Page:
It’s a well known fact in link building circles that Links in Old content simply aren’t as good as Links in new Content.
Taking some inspiration from a recent Whiteboard Friday I decided to test this theory. Cyrus Shepard, from SEOMoz, went through the theory that a link to your website from some old content does not pass as much “link juice” as a link from a new page; you can see the video below.
What do we mean by an “old page” when we talk about these old pages? From a technical, Google definition point of view, we’re talking about something that has been previously crawled and indexed by Google. Stale content, by stale we mean content that hasn’t been updated in a long time. It was written and it just stayed that way. There are no new blog comments. It has just been for two or three years the same way it was written. And old links. So this old page, all of the links that it got, it got years ago or months ago, and there are no new links coming in. That’s what we’re talking about when we talk about an old page. If it doesn’t meet these definitions, then it’s a new page.
Tim Grice, SEOWizz, did a study in March 2011 showing that links on Old Pages just weren’t worth it. Over a 5 week period Tim monitored the changes in search rankings by adding site wide text links in sidebars or footers, links inserted on indexed static pages with a PR 1 or more and finally he inserted links within entirely new content in fresh blog posts.
As you can clearly see the rankings for the “old content links” barely changed at all over the period where as the links within the new content rose quickly.
This got me thinking, especially the statement from Cyrus, that in order for Google to consider the page as new again you would need to make a significant change to it or build some links to the old content. But exactly how much of a change would you need to make to a page?
I decided to build links to some of my test sites using the same principles that Tim used, the old pages were already indexed by Google & they had not had any new links built to them recently.
- Link type 1 was my control this is a link where I only added the link into the text with exact match anchor text.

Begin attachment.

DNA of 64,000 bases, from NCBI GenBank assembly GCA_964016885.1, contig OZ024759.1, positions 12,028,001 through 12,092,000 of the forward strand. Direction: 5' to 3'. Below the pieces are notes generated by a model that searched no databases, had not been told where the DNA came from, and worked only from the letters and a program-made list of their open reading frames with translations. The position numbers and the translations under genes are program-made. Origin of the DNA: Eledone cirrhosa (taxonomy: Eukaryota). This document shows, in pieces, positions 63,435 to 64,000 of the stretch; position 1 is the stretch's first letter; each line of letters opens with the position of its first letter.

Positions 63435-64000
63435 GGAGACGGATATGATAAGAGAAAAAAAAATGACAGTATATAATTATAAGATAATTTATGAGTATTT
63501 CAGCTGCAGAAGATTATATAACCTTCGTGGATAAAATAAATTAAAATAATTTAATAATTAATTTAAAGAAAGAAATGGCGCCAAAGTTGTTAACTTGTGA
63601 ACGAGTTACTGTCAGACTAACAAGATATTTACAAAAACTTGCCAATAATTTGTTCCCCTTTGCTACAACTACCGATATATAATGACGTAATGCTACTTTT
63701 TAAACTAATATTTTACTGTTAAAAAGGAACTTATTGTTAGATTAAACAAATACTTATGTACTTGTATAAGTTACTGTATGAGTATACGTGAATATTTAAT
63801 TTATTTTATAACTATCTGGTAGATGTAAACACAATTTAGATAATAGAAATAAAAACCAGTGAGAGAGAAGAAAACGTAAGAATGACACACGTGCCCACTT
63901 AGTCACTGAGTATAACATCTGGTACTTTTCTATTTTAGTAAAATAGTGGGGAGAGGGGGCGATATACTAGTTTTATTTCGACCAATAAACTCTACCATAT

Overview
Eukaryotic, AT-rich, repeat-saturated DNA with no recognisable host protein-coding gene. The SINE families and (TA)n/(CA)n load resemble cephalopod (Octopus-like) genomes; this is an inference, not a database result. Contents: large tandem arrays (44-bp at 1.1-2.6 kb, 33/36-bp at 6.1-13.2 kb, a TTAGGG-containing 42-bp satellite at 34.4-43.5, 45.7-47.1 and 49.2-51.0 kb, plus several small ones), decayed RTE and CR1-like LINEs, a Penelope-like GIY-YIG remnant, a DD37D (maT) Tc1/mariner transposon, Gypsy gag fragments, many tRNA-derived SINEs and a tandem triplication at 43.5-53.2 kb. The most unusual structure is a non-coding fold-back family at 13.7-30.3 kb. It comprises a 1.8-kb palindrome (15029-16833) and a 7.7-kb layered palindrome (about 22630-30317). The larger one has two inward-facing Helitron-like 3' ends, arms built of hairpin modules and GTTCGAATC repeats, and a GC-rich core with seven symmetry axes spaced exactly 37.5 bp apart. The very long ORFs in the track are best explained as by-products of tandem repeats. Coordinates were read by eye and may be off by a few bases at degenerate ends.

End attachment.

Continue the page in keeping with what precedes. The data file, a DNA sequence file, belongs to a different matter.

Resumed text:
- Link type 2 I inserted the link and inserted 1 paragraph within the content
- Link type 3 I inserted the link and added two paragraphs
- Link type 4 I inserted the link and did 5 social bookmarks to the old page
No surprises that the link only and link plus 1 paragraph saw very little change in rankings but after seeing the great performance of both link type 4 and 3 so early on in the experiment I decided to edit two paragraphs of text and do 5 social bookmarks with another test page.
So not only did the page climb the rankings rapidly it has stabilised its new ranking; better than the social bookmarks only pages.
By no means was this a completely controlled and perfect scientific experiment as there was a new Panda update during the period of the test as well as the fact that the the content in the test pages weren’t all exactly the same. But as you can clearly see just by simply adding a link to piece of old content and editing just a small amount of text on an old page it has less value than adding a link, editing some text on the page and building a few links to the old page.
This will flag to the spiders that this page is now relevant and to recrawl the page. Which in turn means that the bots will follow the links within that text once again. In an ideal world it is preferable to build links within new content and shows how important it is to continue with content based link building methods such as using blogger outreach, guest blogging but if you are building links to old content i.e. broken link building it’s worthwhile taking the time to add some more value to the old pages.